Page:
Even at $173 million sale price, Orioles should prove to be sound investment

BASEBALL

August 22, 1993|By JIM HENNEMAN

When the Orioles were sold at auction for a record $173 million, it raised a couple of questions around town.

Is the franchise really worth that much? What is the accepted profit margin on such an investment?

The answer to the first question is easy, but the second can be a little tricky. Yes, the Orioles are worth $173 million -- if for no other reason than the group Peter Angelos put together was willing to pay that much.

It is the second question that arouses the curiosity of fans. Will there be enough left over from the considerable Camden Yards cash flow to keep the team competitive -- and to provide a reasonable return on the investment?

The answers would appear to be yes and yes.

Every time the team has changed hands, the amount of profit has risen. When Edward Bennett Williams bought the Orioles in 1979, his bottom line purchase price was less than $9 million ($12 million less $2 million in assets and $1.25 million profit for that season). With that investment, in those high-yield times, Williams deserved to expect a profit of about $1 million per year.

When Eli Jacobs bought the team in 1989, the price tag had jumped to $70 million. Jacobs, of course, benefited from the Orioles' far greater profit margin. The Orioles made more money than any team in baseball last year, reportedly in the vicinity of $30 million. They are on target to net only slightly less than that this year, with similar prospects for next season.

One thing acquired by the prospective new owners is this year's ledger, which equates to an immediate 16 percent return on the total investment.

It is conceivable that the Orioles could keep making a profit of $30 million per year at least for the next few years, which would make the $173 million deal a sound investment. An estimated $17 million to $19 million in annual concession revenue provides a hefty base for the operation.

The numbers will dwindle when and if the novelty of Camden Yards wears off, but for now they add up to a good deal. There is no guarantee that the Orioles will retain what the auction established as their market value -- that won't be determined until the next time the team is sold.

But only one team has been sold in the past 20 years for less than the previous purchase price. That team, believe it or not, was the New York Yankees, bought by CBS for $10 million and later sold to George Steinbrenner for $9 million.

Phone home

Right-handed pitcher Matt Whiteside apparently had an expensive night on the town in New Orleans. The Rangers, in need of bullpen help, decided to bring the youngster in for last Tuesday's doubleheader against the Yankees, but the lines of communication weren't open.

The field at the University of New Orleans, where the Triple-A club plays its games, does not have a phone. The Rangers were unable to contact anyone from their Oklahoma City farm club, and Whiteside pitched in Monday night's game in New Orleans, making him unavailable for the games Tuesday in Yankee Stadium.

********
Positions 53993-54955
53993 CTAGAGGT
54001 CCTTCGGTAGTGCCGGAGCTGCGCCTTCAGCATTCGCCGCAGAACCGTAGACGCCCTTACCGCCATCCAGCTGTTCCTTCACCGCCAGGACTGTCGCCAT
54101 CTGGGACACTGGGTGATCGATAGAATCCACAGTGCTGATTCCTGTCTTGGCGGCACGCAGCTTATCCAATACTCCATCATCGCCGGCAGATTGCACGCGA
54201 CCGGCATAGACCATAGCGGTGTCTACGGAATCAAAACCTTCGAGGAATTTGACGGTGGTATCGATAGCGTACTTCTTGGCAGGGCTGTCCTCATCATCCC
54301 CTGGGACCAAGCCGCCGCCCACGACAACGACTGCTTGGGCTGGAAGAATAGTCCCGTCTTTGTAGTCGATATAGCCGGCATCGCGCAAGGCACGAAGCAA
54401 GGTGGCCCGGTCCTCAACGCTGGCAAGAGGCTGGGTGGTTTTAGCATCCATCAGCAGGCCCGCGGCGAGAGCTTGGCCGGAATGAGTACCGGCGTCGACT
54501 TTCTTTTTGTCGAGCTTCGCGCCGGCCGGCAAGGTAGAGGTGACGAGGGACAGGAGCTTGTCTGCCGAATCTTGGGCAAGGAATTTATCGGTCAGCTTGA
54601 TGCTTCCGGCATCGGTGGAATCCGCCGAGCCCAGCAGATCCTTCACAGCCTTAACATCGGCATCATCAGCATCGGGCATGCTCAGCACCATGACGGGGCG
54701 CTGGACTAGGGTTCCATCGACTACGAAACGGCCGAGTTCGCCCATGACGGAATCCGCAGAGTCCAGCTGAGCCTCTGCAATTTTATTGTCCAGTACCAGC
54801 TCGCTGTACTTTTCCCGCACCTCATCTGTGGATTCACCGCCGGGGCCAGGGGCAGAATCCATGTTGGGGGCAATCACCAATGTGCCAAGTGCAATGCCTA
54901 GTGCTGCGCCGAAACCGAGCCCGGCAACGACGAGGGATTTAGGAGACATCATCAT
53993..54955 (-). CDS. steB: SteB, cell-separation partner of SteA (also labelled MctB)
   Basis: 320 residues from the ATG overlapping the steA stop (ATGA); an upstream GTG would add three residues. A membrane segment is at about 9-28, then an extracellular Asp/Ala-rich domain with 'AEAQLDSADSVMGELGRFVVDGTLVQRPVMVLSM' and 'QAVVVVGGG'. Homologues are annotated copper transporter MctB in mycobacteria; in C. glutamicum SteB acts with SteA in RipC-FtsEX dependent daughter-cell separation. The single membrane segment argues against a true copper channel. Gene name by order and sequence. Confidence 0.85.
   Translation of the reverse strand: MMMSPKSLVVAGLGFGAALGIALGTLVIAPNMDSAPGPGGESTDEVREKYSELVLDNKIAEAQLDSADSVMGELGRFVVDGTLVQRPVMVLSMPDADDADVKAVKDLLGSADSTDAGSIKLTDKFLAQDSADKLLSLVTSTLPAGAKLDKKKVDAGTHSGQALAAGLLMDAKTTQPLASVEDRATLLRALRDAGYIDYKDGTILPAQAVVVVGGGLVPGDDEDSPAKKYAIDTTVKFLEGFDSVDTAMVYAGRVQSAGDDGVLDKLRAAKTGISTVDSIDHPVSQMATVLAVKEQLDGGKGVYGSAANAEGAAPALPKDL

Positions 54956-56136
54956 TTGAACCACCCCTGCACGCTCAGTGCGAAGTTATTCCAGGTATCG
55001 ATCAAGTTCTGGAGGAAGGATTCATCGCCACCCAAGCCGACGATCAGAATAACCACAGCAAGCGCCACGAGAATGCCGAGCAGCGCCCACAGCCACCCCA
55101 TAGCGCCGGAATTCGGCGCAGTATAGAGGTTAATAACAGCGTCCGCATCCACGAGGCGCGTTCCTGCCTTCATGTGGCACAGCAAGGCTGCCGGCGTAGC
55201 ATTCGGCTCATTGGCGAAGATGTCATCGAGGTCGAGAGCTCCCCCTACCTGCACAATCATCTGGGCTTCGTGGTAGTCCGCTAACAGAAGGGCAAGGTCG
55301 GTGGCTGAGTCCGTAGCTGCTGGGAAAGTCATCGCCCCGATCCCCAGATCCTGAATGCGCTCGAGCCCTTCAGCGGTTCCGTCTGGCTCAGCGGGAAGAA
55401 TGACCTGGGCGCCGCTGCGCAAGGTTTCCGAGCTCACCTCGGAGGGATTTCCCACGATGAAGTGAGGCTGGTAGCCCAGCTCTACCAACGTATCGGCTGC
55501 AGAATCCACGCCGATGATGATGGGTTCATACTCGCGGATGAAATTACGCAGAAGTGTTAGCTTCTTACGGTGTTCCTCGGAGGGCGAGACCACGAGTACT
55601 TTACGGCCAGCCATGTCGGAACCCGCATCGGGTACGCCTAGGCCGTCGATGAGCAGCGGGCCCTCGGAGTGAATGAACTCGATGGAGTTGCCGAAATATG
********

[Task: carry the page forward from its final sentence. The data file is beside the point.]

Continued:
The Rangers were going to wait until they got to Baltimore to add Whiteside to their roster, then had a change of heart and decided to get him in time for the Wednesday afternoon game against the Yankees.

But nobody was able to get in touch with Whiteside until the wee hours Wednesday, by which time the Rangers were exasperated enough to change their minds.

Instead of calling up Whiteside, Texas moved Steve Dreyer from the rotation (to make room for Charlie Leibrandt) to the bullpen.

Well, Leibrandt pitched against the Orioles on Friday and then immediately returned to the DL, opening a spot for Whiteside. He pitched last night against the Orioles at Camden Yards.

The mix-up wound up costing Whiteside three day's pay in the big leagues. Pro-rated at the minimum $109,000, that comes to $633.72 a day, roughly triple what Whiteside makes for three days in Triple-A.

New Orleans can be an expensive town, especially on a minor-league salary, but this was a bit much.

Sosa better than so-so

Larry Himes caught a lot of flak for trading George Bell for Sammy Sosa a year ago, but the Cubs general manager is having the last laugh, because Sosa has become the darling of Wrigley Field.

With 29 home runs and 23 steals, Sosa is on a pace to become the first 30-30 man in Cubs history and has given the Wrigley faithful a reason for hope.

A Moose in Cleveland

For Baltimore fans, the only negative to ex-Oriole Randy Milligan's trade to the Cleveland Indians is that he won't be seen at Camden Yards this season.

The Indians made their last visit here earlier in the month, so Milligan's ex-teammates will have to wait until they visit Cleveland on Sept. 20-22 for a reunion with Moose.

Darwin's evolution

Red Sox right-hander Danny Darwin has done his part to pick up the slack created by Roger Clemens' difficulties. Darwin is 8-1 with a 2.22 ERA in his past 11 starts.

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